Interview with Brandon Pollock (Theory Wellness)
On September 13, 2018, Brandon Pollock of Theory Wellness and Theory Farms, will speak at Kahner Global's Cannabis Private Investment Summit in New York City. This event gathers industry leaders and investors for a day of collaboration and networking.
Theory Wellness is a highly rated retail brand in the Massachusetts market and is leveraging that success into a new venture, Theory Farms. Here, Pollock reflects on the lessons to be learned from the western states and the opportunities that exist for east coast markets.
This interview has been edited for length and clarity.
Can you talk about your journey into this industry and how that shaped what Theory Wellness is today?
I stared working in the cannabis industry about 5 years ago, as a consultant for a company called Harborside Health Center based out of Oakland, CA. At the time, they were the largest dispensary in the country. Working there, I got to see a glimpse into the future of what was headed towards the east coast.
We started Theory Wellness in 2015 as a medical cannabis company, now operating two dispensaries and a cultivation facility. We’re embarking on our newest project called Theory Farms, a cultivation only facility that will help support our existing stores.
You exist in the space as both a dispensary and a grower, what are some of the advantages and challenges of that dual presence in the market?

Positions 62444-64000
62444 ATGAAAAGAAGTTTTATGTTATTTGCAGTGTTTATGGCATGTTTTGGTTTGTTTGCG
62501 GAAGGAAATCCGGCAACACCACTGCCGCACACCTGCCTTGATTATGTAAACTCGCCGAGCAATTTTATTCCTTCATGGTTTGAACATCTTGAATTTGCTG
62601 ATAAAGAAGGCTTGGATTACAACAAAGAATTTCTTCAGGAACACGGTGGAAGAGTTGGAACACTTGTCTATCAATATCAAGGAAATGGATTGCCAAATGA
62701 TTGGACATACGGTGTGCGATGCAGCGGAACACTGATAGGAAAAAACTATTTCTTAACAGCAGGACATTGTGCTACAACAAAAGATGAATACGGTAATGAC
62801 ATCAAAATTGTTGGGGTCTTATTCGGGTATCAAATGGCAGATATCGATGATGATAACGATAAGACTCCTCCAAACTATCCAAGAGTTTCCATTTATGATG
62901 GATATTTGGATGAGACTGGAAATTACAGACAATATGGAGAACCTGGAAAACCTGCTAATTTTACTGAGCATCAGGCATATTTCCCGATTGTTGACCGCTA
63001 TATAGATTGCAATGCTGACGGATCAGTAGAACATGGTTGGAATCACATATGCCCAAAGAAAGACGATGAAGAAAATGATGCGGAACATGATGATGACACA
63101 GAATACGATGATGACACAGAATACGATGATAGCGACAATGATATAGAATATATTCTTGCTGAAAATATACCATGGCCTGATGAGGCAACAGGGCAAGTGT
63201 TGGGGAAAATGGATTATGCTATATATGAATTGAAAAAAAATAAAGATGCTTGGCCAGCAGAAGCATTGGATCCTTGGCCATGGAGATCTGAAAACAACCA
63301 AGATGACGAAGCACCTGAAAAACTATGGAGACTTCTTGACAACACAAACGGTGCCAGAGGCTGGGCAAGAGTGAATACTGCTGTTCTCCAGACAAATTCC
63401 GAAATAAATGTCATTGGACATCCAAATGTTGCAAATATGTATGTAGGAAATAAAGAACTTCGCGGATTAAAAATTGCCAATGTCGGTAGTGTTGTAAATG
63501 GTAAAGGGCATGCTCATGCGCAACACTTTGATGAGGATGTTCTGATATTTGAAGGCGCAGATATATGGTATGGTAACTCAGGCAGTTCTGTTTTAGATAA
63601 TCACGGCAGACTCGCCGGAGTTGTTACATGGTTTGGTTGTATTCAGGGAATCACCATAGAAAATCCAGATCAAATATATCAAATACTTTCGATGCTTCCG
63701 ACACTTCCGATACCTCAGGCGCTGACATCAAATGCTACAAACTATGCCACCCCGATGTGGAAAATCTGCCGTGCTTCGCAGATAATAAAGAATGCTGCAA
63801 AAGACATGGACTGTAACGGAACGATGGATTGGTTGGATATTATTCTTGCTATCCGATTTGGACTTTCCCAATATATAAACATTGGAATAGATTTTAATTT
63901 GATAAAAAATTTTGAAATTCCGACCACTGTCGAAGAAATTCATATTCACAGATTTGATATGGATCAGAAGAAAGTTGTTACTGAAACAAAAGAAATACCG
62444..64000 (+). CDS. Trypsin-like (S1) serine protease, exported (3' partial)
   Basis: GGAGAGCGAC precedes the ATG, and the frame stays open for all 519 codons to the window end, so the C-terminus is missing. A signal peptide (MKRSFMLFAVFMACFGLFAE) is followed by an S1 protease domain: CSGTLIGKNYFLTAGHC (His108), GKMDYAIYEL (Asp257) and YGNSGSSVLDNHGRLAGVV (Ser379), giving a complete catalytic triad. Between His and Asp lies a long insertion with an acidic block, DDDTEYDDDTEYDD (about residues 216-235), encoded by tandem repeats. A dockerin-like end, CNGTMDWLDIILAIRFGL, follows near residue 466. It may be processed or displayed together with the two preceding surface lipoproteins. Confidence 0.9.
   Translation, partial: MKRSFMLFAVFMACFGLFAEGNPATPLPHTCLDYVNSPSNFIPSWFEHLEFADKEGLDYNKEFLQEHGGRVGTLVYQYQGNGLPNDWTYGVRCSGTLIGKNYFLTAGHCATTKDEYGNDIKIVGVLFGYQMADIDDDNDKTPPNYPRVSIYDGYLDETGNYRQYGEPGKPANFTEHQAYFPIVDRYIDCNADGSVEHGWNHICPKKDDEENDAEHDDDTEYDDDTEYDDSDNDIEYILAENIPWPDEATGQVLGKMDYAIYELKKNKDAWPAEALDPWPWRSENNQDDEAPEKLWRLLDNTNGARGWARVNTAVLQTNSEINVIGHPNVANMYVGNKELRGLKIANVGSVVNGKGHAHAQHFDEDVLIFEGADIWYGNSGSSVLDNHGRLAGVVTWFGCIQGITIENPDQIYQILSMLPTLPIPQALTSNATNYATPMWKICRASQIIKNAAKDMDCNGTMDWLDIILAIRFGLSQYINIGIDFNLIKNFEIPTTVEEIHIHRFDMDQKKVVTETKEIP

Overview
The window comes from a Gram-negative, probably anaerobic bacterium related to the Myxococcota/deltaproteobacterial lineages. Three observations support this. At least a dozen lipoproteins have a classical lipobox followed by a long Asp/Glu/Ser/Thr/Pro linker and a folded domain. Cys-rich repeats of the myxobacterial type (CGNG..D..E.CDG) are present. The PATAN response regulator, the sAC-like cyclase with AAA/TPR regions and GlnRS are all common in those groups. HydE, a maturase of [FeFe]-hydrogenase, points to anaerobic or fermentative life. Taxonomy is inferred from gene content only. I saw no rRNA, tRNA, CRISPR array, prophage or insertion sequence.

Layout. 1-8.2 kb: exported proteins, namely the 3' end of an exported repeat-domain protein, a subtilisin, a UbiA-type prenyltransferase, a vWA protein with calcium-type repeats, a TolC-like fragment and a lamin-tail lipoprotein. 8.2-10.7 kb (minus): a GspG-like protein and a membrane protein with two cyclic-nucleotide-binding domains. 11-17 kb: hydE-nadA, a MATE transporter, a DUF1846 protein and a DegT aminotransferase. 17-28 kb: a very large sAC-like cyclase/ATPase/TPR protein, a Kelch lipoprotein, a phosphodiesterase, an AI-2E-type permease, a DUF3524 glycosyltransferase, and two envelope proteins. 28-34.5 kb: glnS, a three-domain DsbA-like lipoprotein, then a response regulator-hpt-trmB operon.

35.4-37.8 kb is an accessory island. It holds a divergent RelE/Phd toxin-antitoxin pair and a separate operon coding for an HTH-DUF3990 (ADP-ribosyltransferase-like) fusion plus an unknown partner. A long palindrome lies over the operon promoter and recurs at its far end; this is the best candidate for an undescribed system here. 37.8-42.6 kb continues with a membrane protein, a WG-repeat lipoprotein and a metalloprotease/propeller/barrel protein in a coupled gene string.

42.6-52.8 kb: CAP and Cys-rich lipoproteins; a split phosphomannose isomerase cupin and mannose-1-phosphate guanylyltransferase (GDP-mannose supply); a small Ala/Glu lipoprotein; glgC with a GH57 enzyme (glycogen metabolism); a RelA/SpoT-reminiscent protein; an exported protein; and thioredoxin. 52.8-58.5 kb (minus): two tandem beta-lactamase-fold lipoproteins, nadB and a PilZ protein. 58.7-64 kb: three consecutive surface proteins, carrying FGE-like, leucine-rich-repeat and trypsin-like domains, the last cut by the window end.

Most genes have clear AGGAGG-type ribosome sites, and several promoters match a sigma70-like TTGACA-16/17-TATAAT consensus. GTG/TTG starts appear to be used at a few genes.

It’s a really dynamic and quick changing industry and right now we’re proud to operate as a fully vertically integrated company with Theory Wellness. We have cultivation, product manufacturing and the dispensaries so we’re able to control the whole life cycle of the product.
And in an industry that’s largely self-regulated, that represents a real advantage...
Certainly. The biggest issue we’ve seen in Massachusetts is the variability of the quality of the product. Being able to cultivate our own product allows us to offer consistently high quality consumer experience at our retail facilities. There’s a lot of product offered that’s really not the same quality.
Right now Massachusetts has only 2% of the cultivation companies compared to Colorado, even though we’re a larger state. The biggest challenge for any company here that is about to enter the recreational market is not having enough supply. That’s why we’re really excited about our new business where we’re building the facility to supply our own stores as well as other stores in the state.
We’re really limited with the infrastructure we have in place right now. When we talk about California or Colorado going recreational, they already had hundreds of companies in place. In Massachusetts, we have about 30.
Supply is just one of the challenges facing businesses in states that are now coming online. Having seen this play out across the country, what advice would you give to business facing those initial challenges?
I would recommend, first and foremost, start local. The first part of anyone’s plan should be to find your real estate that is compliant with local zoning and finding a town that’s willing to host your business and work with you. From there, they can advocate on your behalf at the state level.
How does that extend to investors?